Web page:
68. Stricker EM (2012) Neurochemical and behavioral analyses of the lateral hypothalamic syndrome: a look back. Behav Brain Res 231:286–288CrossRefGoogle Scholar
  69. Tombaugh TN, Anisman H, Tombaugh J (1980) Extinction and dopamine receptor blockade after intermittent reinforcement training: failure to observe functional equivalence. Psychopharmacology 70:19–28CrossRefGoogle Scholar
  70. Tombaugh TN, Szostak C, Voorneveld P, Tombaugh JW (1982) Failure to obtain functional equivalence between dopamine receptor blockade and extinction: evidence supporting a sensory-motor conditioning hypothesis. Pharmacol Biochem Behav 16:67–72CrossRefGoogle Scholar
  71. Ukai M, Nakayama S, Kameyama T (1989) Inhibition of drinking by naltrexone in the rat: interaction with the dopamine D-1 antagonist SCH 23390 and the D-2 antagonist sulpiride. Pharmacol Biochem Behav 32:651–655CrossRefGoogle Scholar
  72. Ungerstedt U (1971) Adipsia and aphagia after 6-hydroxydopamine induced degeneration of the nigro-striatal dopamine system. Acta Physiol Scand Suppl 367:95–122CrossRefGoogle Scholar
  73. Wassum KM, Ostlund SB, Balleine BW, Maidment NT (2011) Differential dependence of Pavlovian incentive motivation and instrumental incentive learning processes on dopamine signaling. Learn Mem 18:475–483CrossRefGoogle Scholar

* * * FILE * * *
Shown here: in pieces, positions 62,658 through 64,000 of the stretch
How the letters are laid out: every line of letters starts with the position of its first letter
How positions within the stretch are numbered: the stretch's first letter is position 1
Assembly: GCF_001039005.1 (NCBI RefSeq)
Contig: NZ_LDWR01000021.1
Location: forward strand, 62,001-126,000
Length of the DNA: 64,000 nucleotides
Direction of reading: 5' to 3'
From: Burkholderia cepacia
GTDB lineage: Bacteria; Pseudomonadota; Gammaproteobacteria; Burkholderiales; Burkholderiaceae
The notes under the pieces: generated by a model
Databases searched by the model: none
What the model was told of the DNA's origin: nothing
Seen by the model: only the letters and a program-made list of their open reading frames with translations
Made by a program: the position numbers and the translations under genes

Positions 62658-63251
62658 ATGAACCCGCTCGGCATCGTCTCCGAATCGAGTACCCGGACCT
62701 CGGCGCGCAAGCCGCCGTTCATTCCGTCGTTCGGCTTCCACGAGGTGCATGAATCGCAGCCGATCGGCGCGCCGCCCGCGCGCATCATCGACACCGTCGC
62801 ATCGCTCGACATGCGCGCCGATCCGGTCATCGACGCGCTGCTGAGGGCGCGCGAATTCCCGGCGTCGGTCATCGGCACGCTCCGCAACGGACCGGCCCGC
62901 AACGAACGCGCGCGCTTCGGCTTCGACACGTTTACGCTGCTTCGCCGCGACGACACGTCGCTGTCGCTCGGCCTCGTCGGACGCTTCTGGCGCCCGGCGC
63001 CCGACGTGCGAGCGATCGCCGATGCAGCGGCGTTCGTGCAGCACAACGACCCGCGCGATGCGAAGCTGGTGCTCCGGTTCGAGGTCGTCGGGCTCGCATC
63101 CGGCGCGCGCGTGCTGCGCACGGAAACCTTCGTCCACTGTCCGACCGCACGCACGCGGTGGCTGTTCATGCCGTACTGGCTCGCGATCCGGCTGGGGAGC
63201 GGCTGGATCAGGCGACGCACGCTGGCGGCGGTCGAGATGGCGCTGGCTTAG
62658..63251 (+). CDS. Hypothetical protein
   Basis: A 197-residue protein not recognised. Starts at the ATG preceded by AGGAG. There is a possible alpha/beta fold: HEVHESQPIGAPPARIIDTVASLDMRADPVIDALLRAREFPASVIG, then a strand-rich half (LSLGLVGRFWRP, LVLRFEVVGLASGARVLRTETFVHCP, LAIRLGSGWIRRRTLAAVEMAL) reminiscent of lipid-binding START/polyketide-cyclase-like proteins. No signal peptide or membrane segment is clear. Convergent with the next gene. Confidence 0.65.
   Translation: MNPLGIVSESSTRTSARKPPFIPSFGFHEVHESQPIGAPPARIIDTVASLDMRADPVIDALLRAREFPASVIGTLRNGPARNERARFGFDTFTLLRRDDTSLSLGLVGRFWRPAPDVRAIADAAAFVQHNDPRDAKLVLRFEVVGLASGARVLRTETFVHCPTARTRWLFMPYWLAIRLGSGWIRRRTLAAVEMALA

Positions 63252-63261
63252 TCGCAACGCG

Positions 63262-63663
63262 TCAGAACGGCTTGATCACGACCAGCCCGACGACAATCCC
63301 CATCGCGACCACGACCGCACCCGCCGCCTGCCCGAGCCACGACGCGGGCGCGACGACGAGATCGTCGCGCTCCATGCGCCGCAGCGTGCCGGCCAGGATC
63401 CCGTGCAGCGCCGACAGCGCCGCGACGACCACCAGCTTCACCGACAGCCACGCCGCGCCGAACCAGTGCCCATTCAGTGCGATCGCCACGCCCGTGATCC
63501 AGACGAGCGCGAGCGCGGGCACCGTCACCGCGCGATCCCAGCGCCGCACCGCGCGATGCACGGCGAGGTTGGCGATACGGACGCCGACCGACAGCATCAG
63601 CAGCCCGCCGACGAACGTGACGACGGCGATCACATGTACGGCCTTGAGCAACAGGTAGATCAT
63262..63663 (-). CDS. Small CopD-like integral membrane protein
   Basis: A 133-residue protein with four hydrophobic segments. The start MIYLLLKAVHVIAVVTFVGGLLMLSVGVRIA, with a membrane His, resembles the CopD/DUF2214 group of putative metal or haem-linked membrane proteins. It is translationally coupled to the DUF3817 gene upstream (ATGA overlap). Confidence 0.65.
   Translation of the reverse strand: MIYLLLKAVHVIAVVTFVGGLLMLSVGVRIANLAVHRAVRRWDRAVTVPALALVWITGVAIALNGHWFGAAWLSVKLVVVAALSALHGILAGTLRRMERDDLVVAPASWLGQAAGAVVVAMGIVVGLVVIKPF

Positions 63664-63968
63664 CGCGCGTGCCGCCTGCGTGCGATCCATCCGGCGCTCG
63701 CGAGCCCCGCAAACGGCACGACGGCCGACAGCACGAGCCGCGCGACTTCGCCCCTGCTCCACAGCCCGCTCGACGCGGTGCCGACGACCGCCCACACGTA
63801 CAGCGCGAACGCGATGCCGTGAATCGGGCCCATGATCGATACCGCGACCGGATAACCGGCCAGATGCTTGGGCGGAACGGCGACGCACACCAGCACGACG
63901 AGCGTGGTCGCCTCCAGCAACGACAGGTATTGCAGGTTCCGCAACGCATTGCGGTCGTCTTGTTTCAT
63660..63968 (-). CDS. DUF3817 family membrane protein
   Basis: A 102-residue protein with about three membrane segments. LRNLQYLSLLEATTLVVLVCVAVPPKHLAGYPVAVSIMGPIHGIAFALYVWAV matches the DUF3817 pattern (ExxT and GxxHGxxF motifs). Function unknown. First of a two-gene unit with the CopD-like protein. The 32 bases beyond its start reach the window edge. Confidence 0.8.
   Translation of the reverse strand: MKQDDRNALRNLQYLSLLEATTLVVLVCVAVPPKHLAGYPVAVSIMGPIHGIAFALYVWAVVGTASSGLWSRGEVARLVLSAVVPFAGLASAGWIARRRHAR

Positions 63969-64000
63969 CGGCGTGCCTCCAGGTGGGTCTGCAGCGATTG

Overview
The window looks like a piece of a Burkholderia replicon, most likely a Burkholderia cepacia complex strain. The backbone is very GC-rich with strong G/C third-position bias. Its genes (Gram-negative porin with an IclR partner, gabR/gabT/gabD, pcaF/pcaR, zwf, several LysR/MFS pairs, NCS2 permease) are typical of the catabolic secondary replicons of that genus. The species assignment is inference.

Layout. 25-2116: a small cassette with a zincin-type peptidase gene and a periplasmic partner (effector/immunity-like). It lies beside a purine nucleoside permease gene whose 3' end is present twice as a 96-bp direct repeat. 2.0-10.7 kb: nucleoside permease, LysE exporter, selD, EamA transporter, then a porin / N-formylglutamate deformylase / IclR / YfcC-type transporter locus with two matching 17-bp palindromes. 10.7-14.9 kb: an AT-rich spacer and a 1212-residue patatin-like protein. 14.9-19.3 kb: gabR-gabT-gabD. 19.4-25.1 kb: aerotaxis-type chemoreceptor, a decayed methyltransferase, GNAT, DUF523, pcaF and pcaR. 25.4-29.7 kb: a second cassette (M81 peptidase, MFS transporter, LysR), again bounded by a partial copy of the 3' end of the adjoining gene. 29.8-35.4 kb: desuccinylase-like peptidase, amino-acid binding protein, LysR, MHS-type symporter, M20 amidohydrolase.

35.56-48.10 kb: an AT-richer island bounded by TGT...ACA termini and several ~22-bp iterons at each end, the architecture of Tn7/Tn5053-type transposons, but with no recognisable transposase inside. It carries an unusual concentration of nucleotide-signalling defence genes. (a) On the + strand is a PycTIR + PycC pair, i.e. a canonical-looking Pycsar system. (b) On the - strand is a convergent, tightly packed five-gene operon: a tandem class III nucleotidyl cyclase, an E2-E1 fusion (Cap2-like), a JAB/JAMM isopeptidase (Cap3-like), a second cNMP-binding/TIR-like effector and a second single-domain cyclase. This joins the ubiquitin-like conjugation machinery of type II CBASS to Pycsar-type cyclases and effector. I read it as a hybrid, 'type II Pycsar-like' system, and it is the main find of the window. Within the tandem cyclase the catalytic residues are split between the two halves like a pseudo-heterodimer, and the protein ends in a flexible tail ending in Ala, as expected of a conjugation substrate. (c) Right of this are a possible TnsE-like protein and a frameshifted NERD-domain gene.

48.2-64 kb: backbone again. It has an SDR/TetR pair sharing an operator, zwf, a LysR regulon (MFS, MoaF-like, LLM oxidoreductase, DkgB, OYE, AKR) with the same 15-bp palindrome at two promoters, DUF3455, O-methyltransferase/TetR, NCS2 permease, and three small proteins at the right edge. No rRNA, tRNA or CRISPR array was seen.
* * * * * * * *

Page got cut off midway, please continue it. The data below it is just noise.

74. Wise RA (1982a) Common neural basis for stimulation reward, drug reward and food reward. In: Hoebel BG, Novin D (eds) The neural basis of feeding and reward. Haer Institute for Electrophysiological Research, Brunswick, ME, pp 445–454Google Scholar
  75. Wise RA (1982b) Neuroleptics and operant behaviour: the anhedonia hypothesis. Behav Brain Sci 5:39–87CrossRefGoogle Scholar
  76. Wise RA (2004) Dopamine, learning and motivation. Nat Rev Neurosci 5:483–494CrossRefGoogle Scholar
  77. Wise RA (2006) Role of brain dopamine in food reward and reinforcement. Philos Trans R Soc Lond Ser B Biol Sci 361:1149–1158CrossRefGoogle Scholar
  78. Wise RA, Spindler J, deWit H, Gerberg GJ (1978) Neuroleptic-induced “anhedonia” in rats: pimozide blocks reward quality of food. Science 201:262–264CrossRefGoogle Scholar
  79. Zocchi D, Wennemuth G, Oka Y (2017) The cellular mechanism for water detection in the mammalian taste system. Nat Neurosci 20:927–933CrossRefGoogle Scholar

Copyright information

© Springer-Verlag GmbH Germany, part of Springer Nature 2019

Authors and Affiliations

  1. 1.Dipartimento di Scienze BiomedicheUniversità di SassariSassariItaly

Personalised recommendations